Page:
Anti-wind turbine campaigners who fear a government promotion for the South Holland and the Deepings MP is a blow for their cause have been reassured by the man himself.
John Hayes, who left his post as Energy Minister to work alongside Prime Minister David Cameron in advising on policy and parliamentary matters, has announced a new move by the Government to “empower communities” to have more say on proposals affecting them and to benefit from those that are put in place.
Even as Energy Minister, Mr Hayes never tried to hide his views on wind farms, claiming the UK was “peppered” with them and that “enough is enough” in terms of commissioning new ones.
However, last week a spokesman for a group of residents from Sutton St James opposing plans for a 78m wind turbine near their homes expressed concern about the move.
Paul Hinks said: “We think it is a bad move for anti-wind turbine groups and shows the Government is hell bent on forcing wind turbines on the local communities against our wishes.”
However, Mr Hayes said nothing could be further than the truth. He said: “I continue to take an interest in matters concerning renewable energy and speak with the new Energy Minister Michael Fallon. I know the Prime Minister would expect it of me.
“Last September we issued a public call for evidence on onshore wind projects.
“The majority of responses were critical of the current situation and we realised we had to make a number of significant changes, which I was able to discuss before I left the department.
“The essence of the change is to make significant steps for the community to have more of a say about proposals and greater benefit.
“When the change is announced very shortly, people will see a shift to community power.”
In the meantime, campaigns against proposals for renewable energy farms in the Lincolnshire Free Press area are ongoing.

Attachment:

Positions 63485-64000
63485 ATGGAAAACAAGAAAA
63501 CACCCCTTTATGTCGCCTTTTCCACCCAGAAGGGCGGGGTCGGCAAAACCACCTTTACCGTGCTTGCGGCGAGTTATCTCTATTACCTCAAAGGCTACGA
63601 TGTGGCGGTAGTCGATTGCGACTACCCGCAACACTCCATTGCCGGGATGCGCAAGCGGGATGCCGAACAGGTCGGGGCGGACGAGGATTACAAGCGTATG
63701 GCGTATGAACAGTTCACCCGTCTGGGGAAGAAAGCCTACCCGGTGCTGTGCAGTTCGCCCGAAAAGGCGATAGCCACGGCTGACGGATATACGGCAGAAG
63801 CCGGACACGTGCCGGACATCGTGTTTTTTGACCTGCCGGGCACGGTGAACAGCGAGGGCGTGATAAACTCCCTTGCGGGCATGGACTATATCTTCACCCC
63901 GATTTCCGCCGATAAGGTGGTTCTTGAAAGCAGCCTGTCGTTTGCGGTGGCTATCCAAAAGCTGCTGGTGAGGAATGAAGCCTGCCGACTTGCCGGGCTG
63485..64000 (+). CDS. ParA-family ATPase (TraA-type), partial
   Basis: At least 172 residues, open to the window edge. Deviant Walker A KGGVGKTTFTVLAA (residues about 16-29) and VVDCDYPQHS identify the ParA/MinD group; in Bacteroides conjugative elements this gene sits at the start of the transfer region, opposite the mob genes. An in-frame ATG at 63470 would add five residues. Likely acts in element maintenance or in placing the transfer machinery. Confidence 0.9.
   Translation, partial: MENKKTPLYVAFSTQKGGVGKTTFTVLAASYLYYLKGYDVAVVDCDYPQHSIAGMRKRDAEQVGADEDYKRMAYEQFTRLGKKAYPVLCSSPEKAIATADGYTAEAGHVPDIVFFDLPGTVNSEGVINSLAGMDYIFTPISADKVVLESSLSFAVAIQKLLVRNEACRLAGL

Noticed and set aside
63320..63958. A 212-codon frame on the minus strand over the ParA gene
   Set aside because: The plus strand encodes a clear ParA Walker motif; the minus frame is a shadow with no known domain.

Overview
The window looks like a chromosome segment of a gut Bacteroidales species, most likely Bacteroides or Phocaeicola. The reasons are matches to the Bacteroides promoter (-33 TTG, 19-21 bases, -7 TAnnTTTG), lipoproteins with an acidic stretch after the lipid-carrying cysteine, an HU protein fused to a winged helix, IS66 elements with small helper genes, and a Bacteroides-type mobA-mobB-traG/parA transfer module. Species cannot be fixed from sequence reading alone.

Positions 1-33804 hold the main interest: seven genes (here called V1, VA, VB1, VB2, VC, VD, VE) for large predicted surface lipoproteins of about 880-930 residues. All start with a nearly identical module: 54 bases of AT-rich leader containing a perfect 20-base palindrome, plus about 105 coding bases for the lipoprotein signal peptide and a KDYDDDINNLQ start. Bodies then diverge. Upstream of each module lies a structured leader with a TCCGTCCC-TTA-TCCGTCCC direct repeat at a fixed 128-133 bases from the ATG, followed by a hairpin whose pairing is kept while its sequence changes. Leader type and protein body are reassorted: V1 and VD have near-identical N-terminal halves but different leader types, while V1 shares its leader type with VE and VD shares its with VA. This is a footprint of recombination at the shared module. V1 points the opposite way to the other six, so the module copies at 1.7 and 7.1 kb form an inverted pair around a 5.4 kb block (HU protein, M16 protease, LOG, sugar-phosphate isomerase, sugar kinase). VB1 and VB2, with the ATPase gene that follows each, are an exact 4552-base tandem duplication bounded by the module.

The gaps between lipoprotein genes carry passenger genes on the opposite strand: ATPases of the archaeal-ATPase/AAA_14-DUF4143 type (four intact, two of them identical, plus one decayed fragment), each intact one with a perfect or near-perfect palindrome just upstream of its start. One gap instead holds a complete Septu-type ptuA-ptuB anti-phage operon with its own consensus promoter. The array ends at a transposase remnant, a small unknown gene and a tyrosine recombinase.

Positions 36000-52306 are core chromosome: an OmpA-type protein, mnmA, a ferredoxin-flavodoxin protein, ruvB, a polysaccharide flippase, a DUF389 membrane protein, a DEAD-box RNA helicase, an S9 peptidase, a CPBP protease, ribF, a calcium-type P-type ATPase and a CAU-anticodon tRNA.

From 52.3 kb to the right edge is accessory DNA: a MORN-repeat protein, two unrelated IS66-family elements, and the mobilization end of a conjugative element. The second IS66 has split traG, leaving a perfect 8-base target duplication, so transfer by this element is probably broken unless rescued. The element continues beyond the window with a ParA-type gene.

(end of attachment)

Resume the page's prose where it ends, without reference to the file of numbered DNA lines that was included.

Sutton St James Parish Council objected to the plan by Ogden Energy, who want to put the turbine on land associated with Fendyke Farm, at their recent meeting.
Farmer John North, who lives opposite the proposed site, has written to Natural England regarding an investigation into the impact on birds and animals. Mr North said: “The figures on the report are misleading. You are not going to see a lot in January.
“You only have to visit a nearby wood to see how many endangered species of birds there are. The turbine plan is just in the wrong place.”
A consultation held to decide the location of an onshore electrical system for the Triton Knoll offshore wind farm has been extended following requests from the public.
Four possible locations have been shortlisted to house a 20-hectare substation to connect the Triton Knoll offshore wind farm to the national grid, including two sites near Bicker, one at Swineshead and one at Great Hale Fen.
Parish councillor Phil Lovell said he was surprised to discover no residents had received communication from the developers, RWE renewables. He said: “I thought it was just me. It seems the plan is being steamrollered through.”
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